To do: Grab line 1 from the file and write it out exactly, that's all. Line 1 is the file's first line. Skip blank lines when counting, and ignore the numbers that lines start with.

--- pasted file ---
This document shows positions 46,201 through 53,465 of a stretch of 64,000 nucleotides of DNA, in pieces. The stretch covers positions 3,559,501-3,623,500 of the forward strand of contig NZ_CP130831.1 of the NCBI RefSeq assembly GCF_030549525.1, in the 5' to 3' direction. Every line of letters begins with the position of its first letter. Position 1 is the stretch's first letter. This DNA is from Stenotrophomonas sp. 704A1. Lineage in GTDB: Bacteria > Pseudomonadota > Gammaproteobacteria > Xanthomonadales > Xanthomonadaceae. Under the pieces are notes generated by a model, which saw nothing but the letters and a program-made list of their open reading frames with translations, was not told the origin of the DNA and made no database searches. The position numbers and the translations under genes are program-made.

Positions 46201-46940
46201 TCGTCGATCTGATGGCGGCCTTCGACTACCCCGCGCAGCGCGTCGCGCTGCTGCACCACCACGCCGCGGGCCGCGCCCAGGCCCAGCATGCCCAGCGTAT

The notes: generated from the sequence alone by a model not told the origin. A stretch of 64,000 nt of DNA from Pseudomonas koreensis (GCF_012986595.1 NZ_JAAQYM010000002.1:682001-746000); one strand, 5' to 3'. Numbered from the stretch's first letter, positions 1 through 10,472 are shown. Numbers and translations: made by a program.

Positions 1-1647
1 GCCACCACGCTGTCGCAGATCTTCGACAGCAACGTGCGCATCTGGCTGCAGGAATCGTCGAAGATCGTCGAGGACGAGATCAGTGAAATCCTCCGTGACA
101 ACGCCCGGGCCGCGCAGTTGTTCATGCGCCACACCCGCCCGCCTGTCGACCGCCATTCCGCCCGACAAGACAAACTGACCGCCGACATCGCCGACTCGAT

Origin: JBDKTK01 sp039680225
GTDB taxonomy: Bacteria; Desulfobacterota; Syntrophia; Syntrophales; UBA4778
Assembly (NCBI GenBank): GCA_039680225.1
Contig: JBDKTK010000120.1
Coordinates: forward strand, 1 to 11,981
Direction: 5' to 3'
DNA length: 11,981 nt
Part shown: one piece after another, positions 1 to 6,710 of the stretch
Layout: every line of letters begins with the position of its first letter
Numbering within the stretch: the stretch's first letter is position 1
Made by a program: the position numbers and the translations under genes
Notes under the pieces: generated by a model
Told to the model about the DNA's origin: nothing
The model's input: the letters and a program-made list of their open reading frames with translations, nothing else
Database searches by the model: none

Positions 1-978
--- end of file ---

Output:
This document shows positions 46,201 through 53,465 of a stretch of 64,000 nucleotides of DNA, in pieces. The stretch covers positions 3,559,501-3,623,500 of the forward strand of contig NZ_CP130831.1 of the NCBI RefSeq assembly GCF_030549525.1, in the 5' to 3' direction. Every line of letters begins with the position of its first letter. Position 1 is the stretch's first letter. This DNA is from Stenotrophomonas sp. 704A1. Lineage in GTDB: Bacteria > Pseudomonadota > Gammaproteobacteria > Xanthomonadales > Xanthomonadaceae. Under the pieces are notes generated by a model, which saw nothing but the letters and a program-made list of their open reading frames with translations, was not told the origin of the DNA and made no database searches. The position numbers and the translations under genes are program-made.